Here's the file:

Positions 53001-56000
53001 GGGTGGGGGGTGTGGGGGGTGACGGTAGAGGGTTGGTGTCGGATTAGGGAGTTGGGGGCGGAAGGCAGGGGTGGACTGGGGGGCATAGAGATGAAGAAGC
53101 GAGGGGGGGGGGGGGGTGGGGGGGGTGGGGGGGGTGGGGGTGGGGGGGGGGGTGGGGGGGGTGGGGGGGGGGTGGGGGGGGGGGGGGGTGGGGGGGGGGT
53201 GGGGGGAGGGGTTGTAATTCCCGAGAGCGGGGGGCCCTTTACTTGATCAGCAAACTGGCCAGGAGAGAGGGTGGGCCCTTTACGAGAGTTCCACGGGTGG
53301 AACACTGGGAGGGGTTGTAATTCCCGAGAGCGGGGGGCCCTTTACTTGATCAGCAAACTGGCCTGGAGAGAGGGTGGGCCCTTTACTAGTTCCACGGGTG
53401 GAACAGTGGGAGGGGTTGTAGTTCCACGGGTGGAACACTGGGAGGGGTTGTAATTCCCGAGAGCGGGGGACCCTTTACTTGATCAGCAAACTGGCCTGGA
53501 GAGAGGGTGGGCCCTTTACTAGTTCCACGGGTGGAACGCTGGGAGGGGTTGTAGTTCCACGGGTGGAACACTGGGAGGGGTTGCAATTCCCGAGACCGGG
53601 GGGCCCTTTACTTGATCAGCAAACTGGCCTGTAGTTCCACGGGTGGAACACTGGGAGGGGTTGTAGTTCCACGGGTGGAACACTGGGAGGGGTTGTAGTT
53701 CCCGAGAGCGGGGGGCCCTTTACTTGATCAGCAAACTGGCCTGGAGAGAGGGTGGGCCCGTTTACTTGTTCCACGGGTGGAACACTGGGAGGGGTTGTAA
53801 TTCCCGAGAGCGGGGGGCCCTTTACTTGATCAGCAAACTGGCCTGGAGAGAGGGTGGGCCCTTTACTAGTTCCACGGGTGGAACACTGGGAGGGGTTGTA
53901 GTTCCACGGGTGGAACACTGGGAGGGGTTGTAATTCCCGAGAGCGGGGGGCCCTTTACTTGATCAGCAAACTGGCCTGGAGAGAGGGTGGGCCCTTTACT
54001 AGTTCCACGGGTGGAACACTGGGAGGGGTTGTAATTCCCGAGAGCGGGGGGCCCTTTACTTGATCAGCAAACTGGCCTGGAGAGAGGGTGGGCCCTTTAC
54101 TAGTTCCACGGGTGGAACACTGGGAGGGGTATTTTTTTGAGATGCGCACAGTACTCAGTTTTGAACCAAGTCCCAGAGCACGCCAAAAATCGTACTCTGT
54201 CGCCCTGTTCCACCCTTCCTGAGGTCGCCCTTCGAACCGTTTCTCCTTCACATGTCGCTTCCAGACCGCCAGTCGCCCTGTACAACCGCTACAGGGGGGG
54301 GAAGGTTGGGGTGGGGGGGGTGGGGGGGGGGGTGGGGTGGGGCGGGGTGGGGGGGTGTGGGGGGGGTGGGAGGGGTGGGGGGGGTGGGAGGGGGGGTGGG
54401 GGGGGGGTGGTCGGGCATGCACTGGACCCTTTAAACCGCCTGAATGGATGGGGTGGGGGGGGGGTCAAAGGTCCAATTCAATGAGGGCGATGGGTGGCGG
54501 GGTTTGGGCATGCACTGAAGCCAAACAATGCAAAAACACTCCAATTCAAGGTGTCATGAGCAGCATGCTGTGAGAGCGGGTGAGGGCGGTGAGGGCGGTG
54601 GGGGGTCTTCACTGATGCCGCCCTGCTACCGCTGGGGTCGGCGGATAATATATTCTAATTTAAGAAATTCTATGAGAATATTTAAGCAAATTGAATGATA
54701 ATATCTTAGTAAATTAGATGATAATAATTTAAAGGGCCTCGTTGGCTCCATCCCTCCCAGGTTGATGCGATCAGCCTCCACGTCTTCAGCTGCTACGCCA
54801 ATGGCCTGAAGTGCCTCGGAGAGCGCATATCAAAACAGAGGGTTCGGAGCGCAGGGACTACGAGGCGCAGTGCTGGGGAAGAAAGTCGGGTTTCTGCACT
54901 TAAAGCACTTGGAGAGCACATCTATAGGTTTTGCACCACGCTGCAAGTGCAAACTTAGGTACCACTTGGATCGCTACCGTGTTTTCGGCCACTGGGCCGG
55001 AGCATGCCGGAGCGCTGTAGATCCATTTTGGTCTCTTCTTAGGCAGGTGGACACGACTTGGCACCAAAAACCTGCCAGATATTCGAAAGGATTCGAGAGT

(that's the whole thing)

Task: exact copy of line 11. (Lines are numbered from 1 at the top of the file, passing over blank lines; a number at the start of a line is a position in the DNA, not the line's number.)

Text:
53901 GTTCCACGGGTGGAACACTGGGAGGGGTTGTAATTCCCGAGAGCGGGGGGCCCTTTACTTGATCAGCAAACTGGCCTGGAGAGAGGGTGGGCCCTTTACT